Ending Hunger Must Go Beyond Providing The Next Meal
Column By SUSAN CAMPBELL
February 03, 2008
Not long ago, I got a phone call from a woman named Loretta, a mother of two who lives in Hartford. Loretta works full-time at a manufacturing company, has a car that runs and serves on every committee but one at her church.
Every evening, there's a warm meal on the table. Loretta says she's blessed.
But lately, she's hit a snag. An hour or so before dinner, sometimes one, sometimes three neighborhood children start showing up at her door. They don't ask for anything, but they look and act hungry, and they certainly eat the food she sets in front of them.
Loretta knows that her neighbors can't feed their kids right now, and she can, but those spare mouths may send Loretta to a food bank to supplement her pantry. She's a church-going woman, she says. She can't refuse those kids.
When Katie Martin, a research associate at the University of Connecticut's Center for Public Health and Health Policy, was earning her doctorate from Tufts University, she studied low-income families in Hartford and how they acquire food. Relying on neighbors — as Loretta's do — played a sizable role in stretching a thin budget, she says. What author Robert Putnam calls social capital — the ties that bind us together — is important in good nutrition; Martin found that the more connected a family is to their neighbors and neighborhood, the less likely they are to go hungry. They can borrow a car or send their children to a neighbor's. (Putnam comes to Hartford to speak on Feb. 14, courtesy of Hands on Hartford, formerly known as Center City Churches.)
Loretta wouldn't change her good-neighbor reputation, but when will we stop looking to private individuals to repair our broken food system? It's a question that plagues Gloria McAdam, president and CEO of Foodshare, Inc., the region's food bank that last year handed out 10.5 million pounds of food, and one that Mark Winne, formerly of Hartford Food System, explores in his book, "Closing the Food Gap: Resetting the Table in the Land of Plenty." (Winne will speak at Foodshare's annual meeting on March 6.)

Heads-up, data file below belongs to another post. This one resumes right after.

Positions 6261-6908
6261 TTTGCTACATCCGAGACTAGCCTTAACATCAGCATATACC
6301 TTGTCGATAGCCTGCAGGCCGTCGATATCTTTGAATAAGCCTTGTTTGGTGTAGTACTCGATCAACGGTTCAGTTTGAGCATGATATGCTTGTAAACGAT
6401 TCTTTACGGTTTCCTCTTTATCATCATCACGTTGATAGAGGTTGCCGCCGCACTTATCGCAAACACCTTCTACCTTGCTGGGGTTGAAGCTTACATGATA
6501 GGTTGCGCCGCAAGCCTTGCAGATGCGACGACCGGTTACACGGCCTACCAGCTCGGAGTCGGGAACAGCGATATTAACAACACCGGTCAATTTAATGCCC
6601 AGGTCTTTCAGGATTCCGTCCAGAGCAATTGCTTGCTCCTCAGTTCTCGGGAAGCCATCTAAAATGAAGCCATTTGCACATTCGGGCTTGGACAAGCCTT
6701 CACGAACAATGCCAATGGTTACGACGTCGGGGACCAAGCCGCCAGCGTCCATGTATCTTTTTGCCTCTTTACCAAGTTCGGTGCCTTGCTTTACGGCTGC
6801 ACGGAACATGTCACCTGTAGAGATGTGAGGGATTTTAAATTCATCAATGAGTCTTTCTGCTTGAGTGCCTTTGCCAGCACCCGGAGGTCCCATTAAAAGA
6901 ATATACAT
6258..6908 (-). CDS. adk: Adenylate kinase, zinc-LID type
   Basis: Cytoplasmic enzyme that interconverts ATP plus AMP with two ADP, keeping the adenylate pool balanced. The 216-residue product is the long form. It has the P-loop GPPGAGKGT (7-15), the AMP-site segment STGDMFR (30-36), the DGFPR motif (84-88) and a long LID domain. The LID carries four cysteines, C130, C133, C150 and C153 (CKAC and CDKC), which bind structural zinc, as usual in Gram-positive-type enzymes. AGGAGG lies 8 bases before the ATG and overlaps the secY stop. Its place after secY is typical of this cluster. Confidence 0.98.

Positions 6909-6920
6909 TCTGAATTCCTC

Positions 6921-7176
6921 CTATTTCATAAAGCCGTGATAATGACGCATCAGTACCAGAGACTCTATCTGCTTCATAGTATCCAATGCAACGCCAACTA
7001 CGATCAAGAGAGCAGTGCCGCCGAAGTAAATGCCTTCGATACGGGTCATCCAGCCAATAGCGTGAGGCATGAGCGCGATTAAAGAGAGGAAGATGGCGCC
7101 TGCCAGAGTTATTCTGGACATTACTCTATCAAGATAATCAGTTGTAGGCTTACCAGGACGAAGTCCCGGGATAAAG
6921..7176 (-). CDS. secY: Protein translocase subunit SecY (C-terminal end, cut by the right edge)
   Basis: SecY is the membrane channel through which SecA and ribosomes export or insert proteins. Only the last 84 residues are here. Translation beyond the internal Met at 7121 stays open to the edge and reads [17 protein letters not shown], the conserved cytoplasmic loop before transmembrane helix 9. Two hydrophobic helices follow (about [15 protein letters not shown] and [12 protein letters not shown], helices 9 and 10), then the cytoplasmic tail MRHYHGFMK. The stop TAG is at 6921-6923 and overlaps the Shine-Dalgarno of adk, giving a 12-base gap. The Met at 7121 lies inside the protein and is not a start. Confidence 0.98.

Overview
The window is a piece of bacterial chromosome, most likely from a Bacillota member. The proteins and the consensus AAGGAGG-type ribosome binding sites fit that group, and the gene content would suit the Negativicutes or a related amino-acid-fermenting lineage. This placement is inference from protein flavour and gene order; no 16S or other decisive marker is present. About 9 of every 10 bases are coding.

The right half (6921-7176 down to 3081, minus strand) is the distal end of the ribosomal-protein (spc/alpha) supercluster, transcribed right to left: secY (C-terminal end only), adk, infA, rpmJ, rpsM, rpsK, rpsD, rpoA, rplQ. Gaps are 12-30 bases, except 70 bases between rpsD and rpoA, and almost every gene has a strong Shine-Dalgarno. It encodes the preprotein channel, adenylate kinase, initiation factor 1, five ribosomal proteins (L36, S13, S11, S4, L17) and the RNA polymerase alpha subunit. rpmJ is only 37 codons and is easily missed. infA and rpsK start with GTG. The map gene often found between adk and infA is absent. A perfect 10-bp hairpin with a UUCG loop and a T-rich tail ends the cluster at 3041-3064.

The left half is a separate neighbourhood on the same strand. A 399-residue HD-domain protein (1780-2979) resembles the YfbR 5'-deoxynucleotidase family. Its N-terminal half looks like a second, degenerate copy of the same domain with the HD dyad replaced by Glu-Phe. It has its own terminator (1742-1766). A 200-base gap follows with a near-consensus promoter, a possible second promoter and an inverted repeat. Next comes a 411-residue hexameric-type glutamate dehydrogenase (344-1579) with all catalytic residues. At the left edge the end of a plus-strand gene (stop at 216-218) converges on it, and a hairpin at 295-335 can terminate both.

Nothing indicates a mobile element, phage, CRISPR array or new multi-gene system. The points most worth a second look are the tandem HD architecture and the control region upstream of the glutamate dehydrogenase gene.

By every measure, Foodshare is a success. It has a stellar reputation and caring leadership — but it only fulfills, says McAdam, about a third of the area's need. And only a tiny fraction of the food comes from the ever-popular food drives.
The policy and advocacy group End Hunger CT proposes a three-year plan to make good food more accessible to people who need it. Its plan includes offering lunches and breakfasts in every school and getting more people who qualify to sign up for food stamps. At present, only 60 percent of those who would qualify receive the benefit. McAdam says the government carries the bulk of the load — 94 percent — when it comes to food distribution to low-income people, and the food-stamp program is their biggest distribution program. Increasing enrollment to 65 percent would equal the amount of food Foodshare distributed last year, McAdam says.
And all those volunteers who want to donate canned food or a turkey? Martin suggests that they call, instead, Nutmeg Big Brothers Big Sisters, maybe volunteer to teach someone to read. Or go to United Way and become a budget coach. Call up Habitat for Humanity and pick up a hammer. Handing out a free meal lasts precisely as long as it takes for the next meal to roll around. Just ask Loretta. She says she doesn't want a hand-out. She'd rather see her neighbors get back on their feet.
If we're going to spend our energy, let's do it where it has the most impact. End Hunger CT wants to help low-income families achieve greater economic security. Hunger is poverty's child. Help a household become self-sufficient, and hunger becomes a thing of the past.
Reprinted with permission of the Hartford Courant.
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